Following her win in the 2019 Mitsubishi Motors Badminton Horse Trials, Great Britain’s Piggy French admitted that her winning mount Vanir Kamira was a “pain in the backside” on a day-to-day basis. The sentiment resonated with amateur eventer Samantha Erwin, whose 14-year-old Holsteiner mare Conquistadora (Confucious—Jalna Des Hayettes, Bis De La Mare) poses a similar challenge.
Four years ago, Erwin met “Adora” through show jumper Aaron Vale, and she took the horse on as a sales project.
“I kept trying to sell her, and she kept bucking people off or not jumping,” said Erwin, 29. “I had her under four different sales contracts, and then one day I told Aaron, ‘I can’t get this horse sold,’ and he was like, ‘You want to keep her?’
“I’ve had her for four years now, and we did the [preliminary] level, and every day I’m amazed; I’m like, ‘Oh my God, she’s so good,’ Erwin added. “I call Aaron, and he’s like, ‘You know you made her that way. No one else could ride her before.’ ”
Erwin, Raleigh, North Carolina, is a postdoctoral research scholar at North Carolina State University’s College of Veterinary Medicine, where her focus is on antibiotic resistance. She majored in mathematics as an undergrad at Murray State University (Kentucky), a decision she made largely due to her desire to make riding a priority.
“I was like, ‘Oh, these classes are easy, and I don’t have to study, so I’ll just be a mathematician because I’ll have the most time to ride,’ which is maybe not what normal people say,” said Erwin. “I just really liked college, and then I went to graduate school, then I started my Ph.D. in math. I talked riding the whole time, and people were like, ‘You’ll go to grad school, and you won’t have time to ride,’ and I was like, ‘That’s just not true.’ ”
The thought of spending less time in the saddle was not an option for Erwin, who took her first lesson at a hunter/jumper barn in Kentucky at age 10. In order to have more time in the saddle during undergrad, Erwin competed in both the Western and English disciplines.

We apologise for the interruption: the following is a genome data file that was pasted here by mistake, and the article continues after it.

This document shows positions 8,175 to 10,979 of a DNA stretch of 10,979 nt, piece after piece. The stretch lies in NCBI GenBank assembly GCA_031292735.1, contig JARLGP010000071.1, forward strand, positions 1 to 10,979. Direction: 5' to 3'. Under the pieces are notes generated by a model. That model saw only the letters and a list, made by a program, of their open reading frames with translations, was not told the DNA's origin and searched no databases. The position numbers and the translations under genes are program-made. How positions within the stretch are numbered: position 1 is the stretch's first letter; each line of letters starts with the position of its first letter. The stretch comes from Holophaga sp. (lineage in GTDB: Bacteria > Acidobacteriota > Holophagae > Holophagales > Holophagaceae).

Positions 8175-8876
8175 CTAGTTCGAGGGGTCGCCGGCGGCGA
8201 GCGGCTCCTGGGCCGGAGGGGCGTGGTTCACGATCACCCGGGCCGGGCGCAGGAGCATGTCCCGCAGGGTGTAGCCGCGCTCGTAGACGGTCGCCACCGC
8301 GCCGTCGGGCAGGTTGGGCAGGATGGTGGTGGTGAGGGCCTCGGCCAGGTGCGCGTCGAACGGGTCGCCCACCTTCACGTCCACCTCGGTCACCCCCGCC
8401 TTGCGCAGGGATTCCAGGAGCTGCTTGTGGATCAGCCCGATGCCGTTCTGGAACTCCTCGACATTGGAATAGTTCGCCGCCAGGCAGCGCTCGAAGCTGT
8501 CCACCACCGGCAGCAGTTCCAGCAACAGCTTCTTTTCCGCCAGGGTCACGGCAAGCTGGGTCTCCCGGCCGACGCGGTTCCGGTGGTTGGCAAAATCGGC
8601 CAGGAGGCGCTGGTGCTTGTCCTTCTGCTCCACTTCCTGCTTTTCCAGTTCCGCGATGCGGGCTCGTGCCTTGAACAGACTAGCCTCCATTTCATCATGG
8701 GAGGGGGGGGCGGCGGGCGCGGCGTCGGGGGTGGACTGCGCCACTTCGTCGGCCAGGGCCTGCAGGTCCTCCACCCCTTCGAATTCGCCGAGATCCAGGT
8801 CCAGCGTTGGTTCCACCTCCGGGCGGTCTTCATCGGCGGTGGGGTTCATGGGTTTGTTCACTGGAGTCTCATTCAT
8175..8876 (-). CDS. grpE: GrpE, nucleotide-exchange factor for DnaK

“I couldn’t take a horse to college; it wasn’t financially feasible for us, and so I rode on the [Intercollegiate Horse Show Association team] at Murray State,” said Erwin. “If you did the English [program] you could only ride Tuesday and Wednesday, but I wanted to ride every night of the week, so I had to join the Western team. It was quite fun.”
So, while not everyone believed Erwin’s love for riding would stand the test of time during her rigorous collegiate studies, she committed to making it work. When she moved to Virginia to pursue a graduate degree at the Virginia Polytechnic Institute and State University, she switched to eventing due to the lack of hunter/jumper barns in her vicinity.
Erwin trailers into Holly Hudspeth’s Equiventure Farm LLC in Rougemont, North Carolina, once a week for training. Adora remains true to the nature of a chestnut mare; nevertheless, Erwin’s continued commitment to both horse and sport is what makes them the perfect match.
“[Adora] would just love somebody that would come to the barn and spend four hours with her, and I did that,” said Erwin. “I was just so stressed from school [that I] would go out to the barn. I’m like the Pony Clubber—curry comb, hard brush, pick the feet—I do all of the brushes, and people are like, ‘Why does it take you 45 minutes to get on your horse?’ I’m just like, ‘Look how shiny she is!’ I would send her out on trial, and she would kind of hate everyone, and then I was just like, ‘I don’t think this horse is ever leaving.’ ”
Erwin and Adora won the preliminary at Longleaf Pine Horse Trials (North Carolina) in April, and Erwin hopes to enter their first Fédération Equestre Internationale competition this fall. In addition to having a great support system in her parents, close friends and husband Dan Sweeney, Erwin finds that persistence is what ultimately keeps the dream alive.
“I’m a really big advocate of, ‘Don’t give up,’ ” Erwin said. “When I was finishing my dissertation, I had a horrendous spring event season. We got eliminated twice; nothing was working, and I mean I definitely could’ve just given up. I was driving home crying, and I was like, ‘I really love this horse; I think that she wants to do it.’ I just kind of kept trying. That’s all you can do, just try.”